HUNTINGTON, WV (WOWK) — The Sierra Club, along with nine other environmental organizations, have filed a petition to the Environmental Protection Agency (EPA) calling for better protections of a local river and landmark.
They are pushing to create new regulatory standards for the Ohio River.
“…to protect water quality, to protect species living in the river, to protect the safety of our drinking water, to protect our recreational use of this water.”Eric Engle, co-chair of the Executive Committee, Sierra Club, West Virginia Chapter
The groups are specifically worried about nitrogen and phosphorus going into the river due to runoff from agricultural fertilizers.
Eric Engle of the Sierra Club says having too many of those types of ‘nutrients’ in the water causes algal blooms which can have bad side effects later on down the line.
“The algae actually kind of de-oxygenates the water which can be harmful to species living in that general area.”Eric Engle, co-chair of the Executive Committee, Sierra Club, West Virginia Chapter
The Sierra Club—and the other organizations which signed on to the petition—are calling for the EPA to monitor the levels of these nutrients more closely, and set stricter guidelines for how much is allowed into the 981 mile long river which serves as the border of six states.
“One thing that we feel like has been a failure in making that progress to reduce that pollution is that the states individually have not taken action and that is why we are requesting of the EPA to get involved.”Angie Rosser, executive director, West Virginia Rivers Coalition
Angie Rosser, executive director of the West Virginia Rivers Coalition, says progress has been made in cleaning up the Ohio River since the 1970’s when the Safe Drinking Water Act was passed.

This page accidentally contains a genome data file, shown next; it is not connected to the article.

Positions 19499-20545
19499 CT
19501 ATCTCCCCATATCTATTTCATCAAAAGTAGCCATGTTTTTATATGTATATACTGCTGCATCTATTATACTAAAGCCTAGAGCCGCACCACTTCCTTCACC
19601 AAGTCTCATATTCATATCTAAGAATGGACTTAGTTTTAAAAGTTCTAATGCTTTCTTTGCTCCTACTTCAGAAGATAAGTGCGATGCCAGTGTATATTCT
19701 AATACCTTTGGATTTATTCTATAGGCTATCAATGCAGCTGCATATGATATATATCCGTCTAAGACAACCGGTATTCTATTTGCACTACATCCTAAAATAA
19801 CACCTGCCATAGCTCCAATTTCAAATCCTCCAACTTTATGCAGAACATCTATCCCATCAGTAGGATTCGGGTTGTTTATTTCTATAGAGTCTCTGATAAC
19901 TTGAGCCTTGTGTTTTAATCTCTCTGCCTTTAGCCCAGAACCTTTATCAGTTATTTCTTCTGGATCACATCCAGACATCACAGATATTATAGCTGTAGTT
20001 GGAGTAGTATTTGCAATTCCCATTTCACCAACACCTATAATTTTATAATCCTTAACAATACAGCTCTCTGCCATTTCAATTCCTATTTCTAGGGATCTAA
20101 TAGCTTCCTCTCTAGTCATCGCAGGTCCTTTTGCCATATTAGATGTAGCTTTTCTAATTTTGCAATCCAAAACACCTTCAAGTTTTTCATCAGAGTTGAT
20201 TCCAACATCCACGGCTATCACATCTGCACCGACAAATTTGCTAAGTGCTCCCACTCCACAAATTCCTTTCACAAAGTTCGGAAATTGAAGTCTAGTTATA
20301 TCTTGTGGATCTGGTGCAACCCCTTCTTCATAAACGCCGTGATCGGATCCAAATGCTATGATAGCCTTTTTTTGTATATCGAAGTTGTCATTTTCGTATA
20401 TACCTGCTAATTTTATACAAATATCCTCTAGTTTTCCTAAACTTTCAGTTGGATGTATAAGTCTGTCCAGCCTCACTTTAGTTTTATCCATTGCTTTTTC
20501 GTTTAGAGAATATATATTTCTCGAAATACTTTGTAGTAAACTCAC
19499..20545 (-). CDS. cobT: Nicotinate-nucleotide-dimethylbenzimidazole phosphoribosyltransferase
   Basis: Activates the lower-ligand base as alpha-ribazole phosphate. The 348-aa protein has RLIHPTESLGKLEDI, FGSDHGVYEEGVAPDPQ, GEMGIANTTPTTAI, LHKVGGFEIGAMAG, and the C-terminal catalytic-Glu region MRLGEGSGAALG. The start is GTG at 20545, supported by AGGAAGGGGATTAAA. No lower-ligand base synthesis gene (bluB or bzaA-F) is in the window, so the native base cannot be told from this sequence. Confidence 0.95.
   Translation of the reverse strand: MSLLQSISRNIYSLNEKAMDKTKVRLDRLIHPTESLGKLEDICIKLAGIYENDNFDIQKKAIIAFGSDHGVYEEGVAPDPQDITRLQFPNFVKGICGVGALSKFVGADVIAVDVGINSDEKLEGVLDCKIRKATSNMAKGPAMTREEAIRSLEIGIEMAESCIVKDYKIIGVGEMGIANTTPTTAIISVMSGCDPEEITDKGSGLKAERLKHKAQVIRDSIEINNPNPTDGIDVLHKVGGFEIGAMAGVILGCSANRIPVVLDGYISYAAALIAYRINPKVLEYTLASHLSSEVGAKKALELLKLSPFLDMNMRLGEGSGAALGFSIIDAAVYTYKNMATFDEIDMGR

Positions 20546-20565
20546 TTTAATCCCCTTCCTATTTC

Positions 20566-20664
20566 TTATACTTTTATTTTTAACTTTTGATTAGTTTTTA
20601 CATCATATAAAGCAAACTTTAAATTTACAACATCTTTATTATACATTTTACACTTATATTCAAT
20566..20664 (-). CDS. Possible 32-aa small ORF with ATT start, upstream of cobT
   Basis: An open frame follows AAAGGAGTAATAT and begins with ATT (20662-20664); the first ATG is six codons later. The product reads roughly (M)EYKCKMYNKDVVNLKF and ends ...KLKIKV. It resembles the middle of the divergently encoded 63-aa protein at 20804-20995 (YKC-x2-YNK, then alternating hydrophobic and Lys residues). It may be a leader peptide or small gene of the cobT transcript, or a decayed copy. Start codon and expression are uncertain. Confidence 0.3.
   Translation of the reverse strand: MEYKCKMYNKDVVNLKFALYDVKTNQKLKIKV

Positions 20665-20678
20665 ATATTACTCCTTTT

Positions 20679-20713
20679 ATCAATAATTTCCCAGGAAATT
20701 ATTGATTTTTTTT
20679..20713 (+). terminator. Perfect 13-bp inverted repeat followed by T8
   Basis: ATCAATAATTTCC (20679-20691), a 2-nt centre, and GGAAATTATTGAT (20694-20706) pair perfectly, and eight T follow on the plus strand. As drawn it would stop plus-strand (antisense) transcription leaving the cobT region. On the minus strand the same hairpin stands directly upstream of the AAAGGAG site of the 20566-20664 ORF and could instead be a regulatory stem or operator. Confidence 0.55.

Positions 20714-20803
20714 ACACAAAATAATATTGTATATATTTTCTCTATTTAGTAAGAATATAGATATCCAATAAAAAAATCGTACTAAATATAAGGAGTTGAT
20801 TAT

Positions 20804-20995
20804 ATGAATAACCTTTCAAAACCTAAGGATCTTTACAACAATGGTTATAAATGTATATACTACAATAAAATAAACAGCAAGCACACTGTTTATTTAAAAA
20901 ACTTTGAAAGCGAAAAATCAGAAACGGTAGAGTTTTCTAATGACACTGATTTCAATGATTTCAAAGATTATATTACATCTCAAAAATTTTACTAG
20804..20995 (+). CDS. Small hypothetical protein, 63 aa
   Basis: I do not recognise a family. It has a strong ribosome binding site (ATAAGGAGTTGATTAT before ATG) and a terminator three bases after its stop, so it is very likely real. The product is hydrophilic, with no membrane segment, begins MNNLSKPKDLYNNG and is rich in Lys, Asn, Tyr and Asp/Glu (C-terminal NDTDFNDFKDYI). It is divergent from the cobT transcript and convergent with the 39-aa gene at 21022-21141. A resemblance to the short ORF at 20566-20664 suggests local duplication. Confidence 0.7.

However, she says there’s still work to be done.
“Around five million people depend on the Ohio River for drinking water supplies, it has several states involved so it makes sense to take a multi-state, federal approach to a river of this size.”Angie Rosser, executive director, West Virginia Rivers Coalition
For the past four years, the Trump administration actively moved to de-regulate much of the EPA’s oversight on water quality.
The question now is whether the incoming Biden administration will reverse that course.
13 News reached out to both the Environmental Protection Agency and the Ohio River Valley Water Sanitation Commission for comment, but has not heard back.
For more information about the Sierra Club’s petition, visit this website.
For more information about the Sierra Club itself, visit this website.
For more information about the West Virginia Rivers Coalition, visit this website.
For more information on the Ohio River Valley Water Sanitation Commission, visit this website.
For more information on the Environmental Protection Agency, Region 3, visit this website.